Eurozone Manufacturing Purchasing Managers Index (PMI)
The IHS Markit Eurozone Manufacturing PMI fell to 53.6 in November 2020, from 54.8 in the previous month but remained above market consensus of 53.1 as a renewal of lockdowns in many European countries so far have not had a significant effect on the factory activity. Manufacturing production continued to rise markedly, while inflows of new orders increased at the slowest rate recorded over the past five months. At the same time, employment declined at a softer rate and work-in-hand was up for a fourth successive month. On the price front, input cost inflation hit a near two-year high, while selling prices increased only slightly. Looking ahead, business confidence was the strongest since March 2018, due to encouraging news of vaccine developments in recent weeks.
U.K. Manufacturing Purchasing Managers Index (PMI)
The IHS Markit/CIPS UK Manufacturing PMI jumped to 55.2 in November of 2020 from 53.7 in October, beating market forecasts of 50.5, preliminary estimates showed. The reading pointed to a strong growth in factory activity amid a sustained recovery in production volumes after stoppages at the start of the pandemic. Survey respondents also commented on rising demand from export markets, especially in China and the EU. The latter was often linked to pre-purchasing due to Brexit uncertainty as European customers sought delivery of orders before the end of the transition period. Employment declined at a slower pace and supplier delivery times lengthened sharply amid severe delays at UK ports, alongside a robust degree of stock building as manufacturers sought to accumulate critical inputs before the end of the Brexit transition period on 31st December 2020. Finally, manufacturers remained optimistic amid hopes of an end to COVID-19 restrictions and positive vaccine news.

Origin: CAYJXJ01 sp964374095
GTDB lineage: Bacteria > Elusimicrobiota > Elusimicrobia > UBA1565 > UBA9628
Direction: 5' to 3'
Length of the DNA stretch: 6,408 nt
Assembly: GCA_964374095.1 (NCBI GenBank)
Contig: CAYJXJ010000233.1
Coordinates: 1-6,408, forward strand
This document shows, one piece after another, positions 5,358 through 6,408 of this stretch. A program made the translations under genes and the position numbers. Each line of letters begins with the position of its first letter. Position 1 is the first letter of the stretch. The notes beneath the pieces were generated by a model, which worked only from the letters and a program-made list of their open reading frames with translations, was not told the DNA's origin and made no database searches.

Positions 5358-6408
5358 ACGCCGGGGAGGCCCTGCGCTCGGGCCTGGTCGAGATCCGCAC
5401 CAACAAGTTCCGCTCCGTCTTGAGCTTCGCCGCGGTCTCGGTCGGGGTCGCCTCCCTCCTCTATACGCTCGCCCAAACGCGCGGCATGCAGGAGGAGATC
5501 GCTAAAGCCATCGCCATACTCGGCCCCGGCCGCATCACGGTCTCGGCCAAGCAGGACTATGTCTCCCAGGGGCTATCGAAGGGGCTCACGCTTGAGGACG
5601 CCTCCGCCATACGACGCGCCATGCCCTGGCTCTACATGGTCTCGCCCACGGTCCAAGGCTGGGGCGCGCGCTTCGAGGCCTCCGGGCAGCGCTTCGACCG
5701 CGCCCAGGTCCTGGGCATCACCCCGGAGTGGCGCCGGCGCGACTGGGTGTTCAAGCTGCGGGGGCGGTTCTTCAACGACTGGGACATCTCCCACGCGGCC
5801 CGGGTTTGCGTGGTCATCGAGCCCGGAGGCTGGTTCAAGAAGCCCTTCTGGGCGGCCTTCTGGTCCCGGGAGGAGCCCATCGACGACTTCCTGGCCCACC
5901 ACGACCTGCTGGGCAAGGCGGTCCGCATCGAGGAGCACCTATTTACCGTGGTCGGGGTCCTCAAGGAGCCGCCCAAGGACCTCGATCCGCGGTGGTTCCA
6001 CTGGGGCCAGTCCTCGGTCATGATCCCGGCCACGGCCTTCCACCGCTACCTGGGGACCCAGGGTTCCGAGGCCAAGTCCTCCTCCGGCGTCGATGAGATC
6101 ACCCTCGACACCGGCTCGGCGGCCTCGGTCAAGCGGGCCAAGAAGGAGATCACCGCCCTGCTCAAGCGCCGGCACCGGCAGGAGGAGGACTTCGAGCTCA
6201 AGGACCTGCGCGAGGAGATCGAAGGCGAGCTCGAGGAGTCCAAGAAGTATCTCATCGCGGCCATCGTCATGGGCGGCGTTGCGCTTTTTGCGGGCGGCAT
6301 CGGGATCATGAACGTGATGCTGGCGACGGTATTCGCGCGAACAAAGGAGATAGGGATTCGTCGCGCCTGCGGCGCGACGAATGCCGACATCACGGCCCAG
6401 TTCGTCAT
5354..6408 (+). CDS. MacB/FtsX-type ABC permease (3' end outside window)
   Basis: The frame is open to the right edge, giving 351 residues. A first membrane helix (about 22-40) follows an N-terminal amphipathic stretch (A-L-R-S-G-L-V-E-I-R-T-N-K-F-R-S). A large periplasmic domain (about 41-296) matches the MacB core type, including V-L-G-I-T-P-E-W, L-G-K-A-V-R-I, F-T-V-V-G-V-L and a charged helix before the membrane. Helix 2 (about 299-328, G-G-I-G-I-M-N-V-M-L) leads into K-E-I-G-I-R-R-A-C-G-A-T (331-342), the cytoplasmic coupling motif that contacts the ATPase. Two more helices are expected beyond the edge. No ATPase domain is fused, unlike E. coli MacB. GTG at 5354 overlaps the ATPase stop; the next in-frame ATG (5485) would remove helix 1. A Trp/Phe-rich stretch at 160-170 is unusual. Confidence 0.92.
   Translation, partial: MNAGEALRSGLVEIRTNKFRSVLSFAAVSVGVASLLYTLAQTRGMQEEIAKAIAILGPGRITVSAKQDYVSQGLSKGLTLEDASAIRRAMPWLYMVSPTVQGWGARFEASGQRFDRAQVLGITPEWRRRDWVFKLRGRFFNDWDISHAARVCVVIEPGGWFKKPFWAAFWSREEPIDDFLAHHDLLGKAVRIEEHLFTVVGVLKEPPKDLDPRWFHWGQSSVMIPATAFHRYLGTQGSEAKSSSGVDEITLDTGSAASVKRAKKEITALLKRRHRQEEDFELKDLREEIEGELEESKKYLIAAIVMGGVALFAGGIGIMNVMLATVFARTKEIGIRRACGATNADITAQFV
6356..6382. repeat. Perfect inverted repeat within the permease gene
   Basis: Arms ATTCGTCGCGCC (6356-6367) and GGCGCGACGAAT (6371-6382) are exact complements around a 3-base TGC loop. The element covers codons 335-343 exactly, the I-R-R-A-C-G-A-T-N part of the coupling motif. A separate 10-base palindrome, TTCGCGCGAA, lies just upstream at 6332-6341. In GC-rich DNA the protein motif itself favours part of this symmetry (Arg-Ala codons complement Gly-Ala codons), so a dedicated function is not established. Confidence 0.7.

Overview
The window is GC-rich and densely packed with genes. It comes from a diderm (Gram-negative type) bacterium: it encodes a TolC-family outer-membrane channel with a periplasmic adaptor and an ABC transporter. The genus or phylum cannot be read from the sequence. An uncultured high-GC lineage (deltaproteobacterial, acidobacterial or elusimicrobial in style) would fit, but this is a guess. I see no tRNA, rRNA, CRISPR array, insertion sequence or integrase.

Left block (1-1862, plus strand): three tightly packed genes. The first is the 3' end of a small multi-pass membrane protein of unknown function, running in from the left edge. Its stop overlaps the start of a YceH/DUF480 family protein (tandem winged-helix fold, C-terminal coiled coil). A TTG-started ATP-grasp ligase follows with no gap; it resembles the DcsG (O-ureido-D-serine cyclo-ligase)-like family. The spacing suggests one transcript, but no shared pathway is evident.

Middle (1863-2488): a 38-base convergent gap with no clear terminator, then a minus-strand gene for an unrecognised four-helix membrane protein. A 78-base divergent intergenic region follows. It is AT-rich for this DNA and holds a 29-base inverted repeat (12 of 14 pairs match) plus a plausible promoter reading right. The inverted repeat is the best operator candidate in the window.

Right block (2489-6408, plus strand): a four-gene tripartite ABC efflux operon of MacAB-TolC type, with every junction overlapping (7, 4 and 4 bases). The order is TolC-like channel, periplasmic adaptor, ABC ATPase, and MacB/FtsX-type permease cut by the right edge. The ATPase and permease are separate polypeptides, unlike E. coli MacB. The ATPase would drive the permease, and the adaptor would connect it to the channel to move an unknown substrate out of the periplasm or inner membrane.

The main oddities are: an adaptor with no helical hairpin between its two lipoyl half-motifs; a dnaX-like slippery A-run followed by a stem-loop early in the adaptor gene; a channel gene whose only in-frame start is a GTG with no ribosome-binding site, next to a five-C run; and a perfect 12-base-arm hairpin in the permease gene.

U.S. Manufacturing Purchasing Managers Index (PMI)
The IHS/Markit US Manufacturing PMI jumped to 56.7 in November of 2020 from 53.4 in October, beating market forecasts of 53, flash estimates showed. The reading pointed to the strongest expansion in factory activity since September of 2014, amid a marked rise in output, largely driven by a notable uptick in new business as demand conditions improved. Moreover, the rise in production was the fastest since March 2015 and new export orders also rebounded but job creation slowed despite the strongest rise in backlogs of work since August of 2014. The rate of input price inflation picked up to the fastest since October of 2018, as demand for inputs increased once again and amid a record-breaking deterioration in vendor performance. Higher supplier prices were passed on to clients in part, however, through the sharpest rise in charges for over two years. Finally, business confidence soared to the strongest since February of 2015.